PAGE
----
The question that demands urgent attention here is: “How prepared is Nigeria in this situation where automated processes, such as robotics and artificial intelligence, are threatening to displace human labour?
On this, Osinbajo said that to brace up for the challenge, the Federal Government was focusing on imparting employable skills on students from primary school to tertiary education. According to him, no sensible discussion of the economy can be done without acknowledging the role of the people, adding that the third major pillar of the Economic Recovery and Growth Plan was called investing in people; on human capital development.
“Our plan, especially with regards to education and health, is one that we have spent a great deal of time working on; and we are, of course, in the process of ensuring that it is fully implemented.
“One of the most important features of that Human Capital development plan is science, technology, engineering, arts and mathematics (STEAM) education. The focus is on employable skills from primary school all the way up to tertiary education. But the focus on primary and secondary education is on employable skills, especially technology.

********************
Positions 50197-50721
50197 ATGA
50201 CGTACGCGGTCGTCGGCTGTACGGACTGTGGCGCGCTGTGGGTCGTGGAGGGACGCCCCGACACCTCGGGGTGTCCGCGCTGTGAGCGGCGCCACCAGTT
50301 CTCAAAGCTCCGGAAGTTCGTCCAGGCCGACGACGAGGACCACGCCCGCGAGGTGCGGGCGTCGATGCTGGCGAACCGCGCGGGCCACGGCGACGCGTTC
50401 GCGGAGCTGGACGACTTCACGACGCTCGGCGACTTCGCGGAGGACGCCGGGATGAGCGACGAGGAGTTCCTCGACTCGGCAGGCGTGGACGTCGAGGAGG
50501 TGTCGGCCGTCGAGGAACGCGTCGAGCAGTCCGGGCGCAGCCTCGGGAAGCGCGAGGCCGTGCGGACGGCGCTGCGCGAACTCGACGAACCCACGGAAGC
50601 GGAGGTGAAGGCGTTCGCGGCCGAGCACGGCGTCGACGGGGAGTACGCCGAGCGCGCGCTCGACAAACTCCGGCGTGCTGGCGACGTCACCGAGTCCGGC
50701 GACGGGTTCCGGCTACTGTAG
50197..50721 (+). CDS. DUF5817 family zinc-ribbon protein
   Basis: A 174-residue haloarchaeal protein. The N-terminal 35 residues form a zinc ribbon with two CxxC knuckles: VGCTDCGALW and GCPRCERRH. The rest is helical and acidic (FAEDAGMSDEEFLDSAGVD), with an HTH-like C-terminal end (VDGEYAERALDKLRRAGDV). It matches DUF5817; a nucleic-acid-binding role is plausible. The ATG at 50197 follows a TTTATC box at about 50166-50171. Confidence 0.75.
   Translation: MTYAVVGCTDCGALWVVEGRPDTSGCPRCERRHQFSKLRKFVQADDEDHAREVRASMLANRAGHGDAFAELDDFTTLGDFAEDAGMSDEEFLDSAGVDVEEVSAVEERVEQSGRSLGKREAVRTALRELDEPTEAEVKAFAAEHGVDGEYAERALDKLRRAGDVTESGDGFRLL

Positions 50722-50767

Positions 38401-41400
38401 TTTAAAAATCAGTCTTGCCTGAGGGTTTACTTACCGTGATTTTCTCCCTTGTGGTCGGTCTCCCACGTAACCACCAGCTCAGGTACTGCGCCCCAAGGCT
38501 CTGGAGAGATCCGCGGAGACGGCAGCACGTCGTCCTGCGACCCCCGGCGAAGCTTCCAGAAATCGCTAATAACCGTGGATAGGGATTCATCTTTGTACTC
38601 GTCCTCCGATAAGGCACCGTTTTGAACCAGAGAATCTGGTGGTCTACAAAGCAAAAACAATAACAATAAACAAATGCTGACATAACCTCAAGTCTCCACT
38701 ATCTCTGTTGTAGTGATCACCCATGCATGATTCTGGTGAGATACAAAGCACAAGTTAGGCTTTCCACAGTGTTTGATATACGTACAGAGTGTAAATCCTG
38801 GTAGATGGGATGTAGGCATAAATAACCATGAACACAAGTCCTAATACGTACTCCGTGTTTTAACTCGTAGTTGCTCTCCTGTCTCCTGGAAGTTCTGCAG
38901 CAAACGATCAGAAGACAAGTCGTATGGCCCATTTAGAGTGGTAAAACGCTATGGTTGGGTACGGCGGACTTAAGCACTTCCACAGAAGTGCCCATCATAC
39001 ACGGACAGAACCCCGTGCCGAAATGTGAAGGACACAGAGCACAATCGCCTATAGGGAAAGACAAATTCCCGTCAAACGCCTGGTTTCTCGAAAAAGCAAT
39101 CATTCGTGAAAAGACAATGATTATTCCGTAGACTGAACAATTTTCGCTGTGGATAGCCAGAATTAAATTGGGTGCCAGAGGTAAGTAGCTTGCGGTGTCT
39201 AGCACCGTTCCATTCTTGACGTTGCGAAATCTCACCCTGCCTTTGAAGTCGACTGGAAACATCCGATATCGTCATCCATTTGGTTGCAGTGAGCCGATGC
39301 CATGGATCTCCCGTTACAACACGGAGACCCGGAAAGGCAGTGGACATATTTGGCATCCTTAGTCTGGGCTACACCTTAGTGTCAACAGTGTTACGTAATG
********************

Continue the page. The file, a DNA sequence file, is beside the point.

“So, our focus is on teaching young people from the primary school, even pre-primary school, using all of the new techniques, such as code-writing skills, software writing skills, and all that. The new technologies that are developing and all of what we are seeing today clearly shows us that anyone in the coming generation will be left behind if they are not at the cutting edge of technology.
“We believe that our educational system must incorporate that, which is why a lot of attention in the new curriculum is focused on science, technology, engineering and mathematics.”
He said that the Federal Government was also doing same with health-care: as for the first time it was spending one per cent of the entire consolidated revenue fund on health-care.
It is noteworthy to commend one man for his vision: The man is Abia State Governor, Dr Okezie Ikpeazu. He conceived the Education for Employment initiative, which concept is designed to ensure that education leads to employment by imbuing the youths with the technical skills that would enable them become either self-employed or sought-after by others.
Also, it will not be out of fashion if a model adopted in Japan is implemented here. Most large companies in Japan have a policy of lifetime employment: This guarantees a worker whose job has been taken over by a robot will not be fired but retrained and relocated within the organisation or sister companies within the conglomerate.
•Okechukwu Keshi Ukegbu, a public policy analyst, writes from Aba, via email@example.com